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View Full Version : If you got into all of the big 4, would you pick SABA cause its the least expensive?



DrChris
08-26-2010, 02:36 PM
Lets say boom, you get into all the big 4. Would you attend SABA or Ross instead of SGU because of cost?

sgMD
08-26-2010, 02:38 PM
Ross isnt inexpensive

Kewlwhip
08-26-2010, 03:42 PM
Saba... I know people who have gone and currently go to Ross. The crime on the island is atrocious! From what I hear, the island is not a good place to be. Ross admits 650 students per semester and will fail about 200 of those in the first semester and only have about 350 clinical spots.

Saba is hard, don't let me give you the idea its a breeze. The island isn't wonderful, but it is livable and the crime is basically zero.

DrChris
08-26-2010, 05:15 PM
Saba... I know people who have gone and currently go to Ross. The crime on the island is atrocious! From what I hear, the island is not a good place to be. Ross admits 650 students per semester and will fail about 200 of those in the first semester and only have about 350 clinical spots.

Saba is hard, don't let me give you the idea its a breeze. The island isn't wonderful, but it is livable and the crime is basically zero.

Thank you for this information. So in Ross if there aren't enough clinical spots, then how are you supposed to do your rotations? Couldn't the University face a law suit over the issue? So what do you do, delay your graduation or never graduate? I find it hard to believe that there wouldn't be enough clinical locations, but I will take your word for it. What about SABA placement in clinicals?

DrChris
08-26-2010, 05:19 PM
Saba... I know people who have gone and currently go to Ross. The crime on the island is atrocious! From what I hear, the island is not a good place to be. Ross admits 650 students per semester and will fail about 200 of those in the first semester and only have about 350 clinical spots.

Saba is hard, don't let me give you the idea its a breeze. The island isn't wonderful, but it is livable and the crime is basically zero.

I am sure Ross is an excellent institution, but consistently I have heard the worst things about Ross. I don't know why that is, but every issue I hear about leads back to Ross. I don't hear big publicity about problems when talking about SGU, SABA, or AUC. Am I right or wrong?

DrChris
08-26-2010, 05:24 PM
I would say the issue with Ross all starts with admitting too many students. When too many students are brought into the institution, if more students pass then expected, there are a certain percentage of them that can't do rotations. So any of you do all your rotations at the same hospital, or do you like to / have to move around?

sgMD
08-26-2010, 07:23 PM
They are both the same thing. Except that with Ross you pay more to get the same education. End of story.

rs27
08-26-2010, 09:47 PM
Yep and I'd suspect that most people who got into Saba probably could have gotten into any of the other big 3.

seattle
08-26-2010, 11:52 PM
In terms of expense alone, one has to be careful about how you look at the numbers and from what background one is entering into the program. Specifically, if you are a U.S. applicant, the cost to attend Saba (if funded fully by loans) can be extremely expensive! If you are Canadian (my understanding) is that one has more options which are reasonable.

For U.S. applicants, the Ed-Invest loan is a variable interest loan that is adjusted to the LIBOR (London Exchange Rate) monthly and can increase to an unbelievable 25%! In other words, if you are planning to fund the entire 4 years via this loan, it is costly. The initial amount (principal) looks very reasonable, but when one adds the interest paid over the life of the loan repayment period, the actual amount that one owes can be substantial! Please keep this in mind when doing your calculations.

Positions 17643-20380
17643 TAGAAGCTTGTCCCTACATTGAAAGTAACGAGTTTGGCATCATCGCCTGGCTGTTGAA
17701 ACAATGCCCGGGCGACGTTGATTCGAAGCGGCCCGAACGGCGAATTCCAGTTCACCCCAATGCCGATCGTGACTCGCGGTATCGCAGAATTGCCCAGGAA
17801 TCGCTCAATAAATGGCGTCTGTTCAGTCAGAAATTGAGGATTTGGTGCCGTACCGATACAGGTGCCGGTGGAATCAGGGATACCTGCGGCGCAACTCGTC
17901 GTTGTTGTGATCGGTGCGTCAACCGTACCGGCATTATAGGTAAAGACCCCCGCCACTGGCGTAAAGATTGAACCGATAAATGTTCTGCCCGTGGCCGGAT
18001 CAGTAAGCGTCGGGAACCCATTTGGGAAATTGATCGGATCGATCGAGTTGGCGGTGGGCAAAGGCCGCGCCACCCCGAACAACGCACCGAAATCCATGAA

SGU, Ross, and AUC (the other schools considered in the Big 4) are backed by Federal Loans. Currently, there is plenty of talk on these forums about Saba getting close to achieving that status as well. However, I have heard this for over a couple of years now and we will wait and see. It is a very big step.

In terms of attrition rates at these schools (you mentioned Ross), realize that all Caribbean schools have attrition rates due to the nature of the intense programs versus the relative strengths of the entering pool. Whether or not a school purposely filters a weed out system is a hot topic on these forums and has some merit, but again there are a variety of reasons for attrition and cannot be attributed to simply a school purposely fails people out of the program.

Saba has its share of attrition as well. It is not my intention to begin a topic on this thread on the rate of attrition, because no one on the forum has definitive numbers. Suffice to say, however, each semester experiences attrition mainly due to the intensity of the curriculum. All individuals are given the same exam under identical constraint parameters (testing conditions) where cheating is an impossibility (unless in cases such as Pathology II where the questions were recycled from a previous semester and had been leaked to a segment of the student population a few semesters ago). Hence, given identical testing conditions, even if one makes the argument that Saba is purposely attempting to fail people, it boils down to the argument that not all individuals can handle the bar that has been set forth before them by Saba standards. That does not imply that all individuals who fail at Saba are not doctor material. It just means that most of those in that category are not a good fit for the bar which Saba sets for passing and another school may be better suited for them. Within that latter segment, there are then those who will have academic difficulties at any school and should seriously reconsider a medical school path before it gets too costly (especially in terms of loans)!

Are clinical spots limited? Yes. However, Saba to my knowledge has never had a major backlog of individuals waiting for clinical spots compared to some other schools. This is primarily due to the fact that only about 65 individuals make it to the NBME exam each semester, which is within range of the number of clinical spot variations from year to year. This is a reasonable estimate based on observations over the years with Saba. Do not attempt to hold that as a definitive number. It will vary according to semester. But it is a reasonably accurate estimate of how many are getting through to 5th and beyond.

Kewlwhip
08-27-2010, 02:28 AM
Thank you for this information. So in Ross if there aren't enough clinical spots, then how are you supposed to do your rotations? Couldn't the University face a law suit over the issue? So what do you do, delay your graduation or never graduate? I find it hard to believe that there wouldn't be enough clinical locations, but I will take your word for it. What about SABA placement in clinicals?

Believe it or not it happens. And are you serious about a lawsuit? Who the hell cares on the island of Dominica about clinical spots and number of students. Remember that these are NOT US med schools.

If you graduate the basic sciences at Saba, you will have somewhere to do your clinicals. Sounds like you might need to do some more research on what is involved with each program.